The Ingenuity of Desire Paths
If you build it, they will come — or so the saying goes. Over the last century, we’ve learned that this is adversely true in the case of roadway expansion. Though planners typically engage in such projects to provide relief from traffic congestion, it usually leads to more cars on the road upon completion.
When it comes to pedestrian infrastructure, this mantra begins to fall flat. Able-bodied pedestrians are one of the most autonomous transportation agents, and unlike cars, people tend to walk on the environment that suits them best rather than being tied to specific infrastructure. Individual walking patterns are more nuanced and are highly influenced by sensorial elements such as sight and sound.
In circumstances where the sidewalk does not serve them, pedestrians are quick to find a better option, crossing the street to avoid noisy construction or finding a shortcut through the grass. Should enough people decide that cutting through the grass is the best way to get to their destination, a new pathway forms from footprints, eroding the grass until it surrenders. This demarcated short-cut is known as a “desire path” as it clearly shows where the people desire to move in juxtaposition to the formal paths that were created by planners.
Desire paths are visible across the world, in all sorts of formal and informal settings, delegating the most direct route to the doctor’s office from a parking lot or the perferred way to cross the grounds of the National Congress of Brazil. Large, grassy areas seem to be particularly susceptible to desire paths — even more so when coupled with high volume traffic, such as university campuses. Some schools, like Michigan State University and Virginia Tech have used desire paths to determine where they should pave formalized asphalt paths that are more durable for all weather use.
In a sense, desire paths outline the contentious relationship between the built environment and end-users, acting as “feedback” on decidedly poor urban and landscape design. This sometimes escalates into passive aggressive landscape battles in which grounds keepers will respond with new obstacles like planted trees or shrubs- or even new grass. Most of the time, new desire paths rise again in their place.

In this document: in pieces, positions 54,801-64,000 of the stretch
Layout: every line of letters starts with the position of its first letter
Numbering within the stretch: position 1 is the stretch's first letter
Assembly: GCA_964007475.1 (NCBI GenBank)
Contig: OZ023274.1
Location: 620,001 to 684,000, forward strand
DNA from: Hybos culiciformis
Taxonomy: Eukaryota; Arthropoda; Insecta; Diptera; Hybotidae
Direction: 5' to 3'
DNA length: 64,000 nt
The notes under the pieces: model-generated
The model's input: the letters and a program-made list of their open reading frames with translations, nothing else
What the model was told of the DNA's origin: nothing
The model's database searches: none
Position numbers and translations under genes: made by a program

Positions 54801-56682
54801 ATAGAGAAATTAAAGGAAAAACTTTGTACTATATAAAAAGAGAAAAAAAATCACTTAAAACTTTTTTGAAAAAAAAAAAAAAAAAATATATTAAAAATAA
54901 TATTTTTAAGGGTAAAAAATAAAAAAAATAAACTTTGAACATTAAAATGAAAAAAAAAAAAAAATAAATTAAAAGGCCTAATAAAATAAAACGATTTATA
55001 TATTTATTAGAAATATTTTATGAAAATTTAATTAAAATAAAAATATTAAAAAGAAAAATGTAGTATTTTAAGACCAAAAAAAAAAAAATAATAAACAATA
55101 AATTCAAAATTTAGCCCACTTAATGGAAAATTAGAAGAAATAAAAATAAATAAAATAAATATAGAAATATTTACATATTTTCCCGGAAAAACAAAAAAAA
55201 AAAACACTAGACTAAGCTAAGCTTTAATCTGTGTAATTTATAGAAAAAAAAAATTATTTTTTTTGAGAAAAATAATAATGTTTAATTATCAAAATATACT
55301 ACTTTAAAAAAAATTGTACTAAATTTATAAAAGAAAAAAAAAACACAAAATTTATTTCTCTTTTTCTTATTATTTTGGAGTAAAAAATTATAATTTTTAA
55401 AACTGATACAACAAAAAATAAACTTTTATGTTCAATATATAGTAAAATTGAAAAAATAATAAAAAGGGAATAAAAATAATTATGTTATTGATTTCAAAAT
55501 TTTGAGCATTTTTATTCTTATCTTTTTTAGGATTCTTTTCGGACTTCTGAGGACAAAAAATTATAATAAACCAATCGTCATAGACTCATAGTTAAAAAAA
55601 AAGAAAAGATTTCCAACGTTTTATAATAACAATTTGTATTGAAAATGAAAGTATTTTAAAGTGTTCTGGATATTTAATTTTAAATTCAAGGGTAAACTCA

UPDATE: Local college planted a tree in the middle of a desire path to discourage use; two years later desire path has been successfully blocked, re-seeded…and moved two feet to the right. (Original post and more photos in comments) from r/DesirePath
The desire path concept also applies to other facets of design and innovation. On social media, there are several instances of desire paths in which people work within the limitations of the system to bend the rules. For example, people posting screenshotted essays on Instagram or Twitter to skirt the character count. Desire paths indicate the path to least resistance. Digitally, this can mean using a direct search function rather than spending time navigating a webpage or sending someone a quick message on Slack or Teams to avoid waiting for an email response. Digital desire lines shine a light on service gaps that that can be improved for better user experience.
Whether you’re voting with your feet, or with your tweets, desire lines serve as valuable lessons for improved design. Users will always find the path of least resistance and as designers we should aim for our designs to be clear and easy to use, so no shortcuts are needed. While well-intentioned, we must be humble to learn that our paths might not have been the best to follow and should remain open to feedback for future iterations.
Lead image from Google Maps.